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Component-resolved diagnosis and beyond: multivariable regression models to predict severity of hazelnut allergy


Abstract

BACKGROUND: Component-resolved diagnosis (CRD) has revealed significant associations between IgE against individual allergens and severity of hazelnut allergy. Less attention has been given to combining them with clinical factors in predicting severity.
AIM: To analyze associations between severity and sensitization patterns, patient characteristics and clinical history, and to develop models to improve predictive accuracy.
METHODS: Patients reporting hazelnut allergy (n = 423) from 12 European cities were tested for IgE against individual hazelnut allergens. Symptoms (reported and during Double-blind placebo-controlled food challenge [DBPCFC]) were categorized in mild, moderate, and severe. Multiple regression models to predict severity were generated from clinical factors and sensitization patterns (CRD- and extract-based). Odds ratios (ORs) and areas under receiver-operating characteristic (ROC) curves (AUCs) were used to evaluate their predictive value.
RESULTS: Cor a 9 and 14 were positively (OR 10.5 and 10.1, respectively), and Cor a 1 negatively (OR 0.14) associated with severe symptoms during DBPCFC, with AUCs of 0.70-073. Combining Cor a 1 and 9 improved this to 0.76. A model using a combination of atopic dermatitis (risk), pollen allergy (protection), IgE against Cor a 14 (risk) and walnut (risk) increased the AUC to 0.91. At 92% sensitivity, the specificity was 76.3%, and the positive and negative predictive values 62.2% and 95.7%, respectively. For reported symptoms, associations and generated models proved to be almost identical but weaker.
CONCLUSION: A model combining CRD with clinical background and extract-based serology is superior to CRD alone in assessing the risk of severe reactions to hazelnut, particular in ruling out severe reactions.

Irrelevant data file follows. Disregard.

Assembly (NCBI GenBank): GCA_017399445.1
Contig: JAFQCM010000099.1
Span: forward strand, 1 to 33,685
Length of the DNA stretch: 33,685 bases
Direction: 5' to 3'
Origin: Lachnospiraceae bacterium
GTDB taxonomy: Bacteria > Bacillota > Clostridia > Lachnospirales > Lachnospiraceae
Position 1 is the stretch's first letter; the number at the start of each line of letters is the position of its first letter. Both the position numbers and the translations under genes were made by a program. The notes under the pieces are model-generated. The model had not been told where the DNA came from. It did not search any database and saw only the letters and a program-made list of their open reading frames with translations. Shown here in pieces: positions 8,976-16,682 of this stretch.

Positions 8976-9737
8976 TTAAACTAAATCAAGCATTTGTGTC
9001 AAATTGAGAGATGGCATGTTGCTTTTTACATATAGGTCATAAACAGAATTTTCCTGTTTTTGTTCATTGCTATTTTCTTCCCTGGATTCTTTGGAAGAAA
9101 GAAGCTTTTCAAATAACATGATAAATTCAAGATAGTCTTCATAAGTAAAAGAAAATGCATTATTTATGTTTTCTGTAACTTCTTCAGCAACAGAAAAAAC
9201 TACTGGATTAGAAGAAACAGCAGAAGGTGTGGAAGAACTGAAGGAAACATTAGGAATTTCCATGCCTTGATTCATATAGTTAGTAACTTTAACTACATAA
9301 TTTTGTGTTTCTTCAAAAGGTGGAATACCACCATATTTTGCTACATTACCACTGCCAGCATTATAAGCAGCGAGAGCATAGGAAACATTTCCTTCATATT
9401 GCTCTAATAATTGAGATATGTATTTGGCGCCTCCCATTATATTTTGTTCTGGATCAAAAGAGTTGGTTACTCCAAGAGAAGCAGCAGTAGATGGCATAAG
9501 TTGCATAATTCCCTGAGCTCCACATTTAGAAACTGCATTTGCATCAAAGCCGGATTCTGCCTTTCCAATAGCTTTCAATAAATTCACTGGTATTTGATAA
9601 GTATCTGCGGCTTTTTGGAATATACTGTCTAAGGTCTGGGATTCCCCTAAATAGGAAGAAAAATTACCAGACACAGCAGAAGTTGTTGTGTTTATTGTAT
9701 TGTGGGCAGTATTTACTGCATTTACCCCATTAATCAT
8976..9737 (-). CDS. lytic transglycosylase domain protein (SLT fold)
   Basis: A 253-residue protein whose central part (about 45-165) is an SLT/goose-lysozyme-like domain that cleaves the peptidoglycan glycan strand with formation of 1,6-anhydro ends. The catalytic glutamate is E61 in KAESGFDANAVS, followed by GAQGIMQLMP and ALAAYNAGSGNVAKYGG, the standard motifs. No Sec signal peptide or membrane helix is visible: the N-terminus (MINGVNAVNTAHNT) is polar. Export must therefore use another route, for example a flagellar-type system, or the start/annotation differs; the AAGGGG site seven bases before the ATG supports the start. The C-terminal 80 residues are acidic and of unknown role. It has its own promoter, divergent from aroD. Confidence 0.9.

Abstract

BACKGROUND: Component-resolved diagnosis (CRD) has revealed significant associations between IgE against individual allergens and severity of hazelnut allergy. Less attention has been given to combining them with clinical factors in predicting severity.
AIM: To analyze associations between severity and sensitization patterns, patient characteristics and clinical history, and to develop models to improve predictive accuracy.
METHODS: Patients reporting hazelnut allergy (n = 423) from 12 European cities were tested for IgE against individual hazelnut allergens. Symptoms (reported and during Double-blind placebo-controlled food challenge [DBPCFC]) were categorized in mild, moderate, and severe. Multiple regression models to predict severity were generated from clinical factors and sensitization patterns (CRD- and extract-based). Odds ratios (ORs) and areas under receiver-operating characteristic (ROC) curves (AUCs) were used to evaluate their predictive value.
RESULTS: Cor a 9 and 14 were positively (OR 10.5 and 10.1, respectively), and Cor a 1 negatively (OR 0.14) associated with severe symptoms during DBPCFC, with AUCs of 0.70-073. Combining Cor a 1 and 9 improved this to 0.76. A model using a combination of atopic dermatitis (risk), pollen allergy (protection), IgE against Cor a 14 (risk) and walnut (risk) increased the AUC to 0.91. At 92% sensitivity, the specificity was 76.3%, and the positive and negative predictive values 62.2% and 95.7%, respectively. For reported symptoms, associations and generated models proved to be almost identical but weaker.
CONCLUSION: A model combining CRD with clinical background and extract-based serology is superior to CRD alone in assessing the risk of severe reactions to hazelnut, particular in ruling out severe reactions.

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Additional indexing

Item Type:Journal Article, refereed, original work
Communities & Collections:04 Faculty of Medicine > University Hospital Zurich > Dermatology Clinic
Dewey Decimal Classification:610 Medicine & health
Uncontrolled Keywords:iFAAM , allergen components, hazelnut allergy, prediction, severity
Date:March 2018
Deposited On:14 Dec 2017 16:56
Last Modified:19 Aug 2018 11:51
Publisher:Wiley-Blackwell Publishing, Inc.
ISSN:0105-4538
OA Status:Closed
Free access at:Publisher DOI. An embargo period may apply.
Publisher DOI:https://doi.org/10.1111/all.13328
PubMed ID:28986984
Project Information:
  • : FunderFP7
  • : Grant ID312147
  • : Project TitleIFAAM - Integrated Approaches to Food Allergen and Allergy Risk Management

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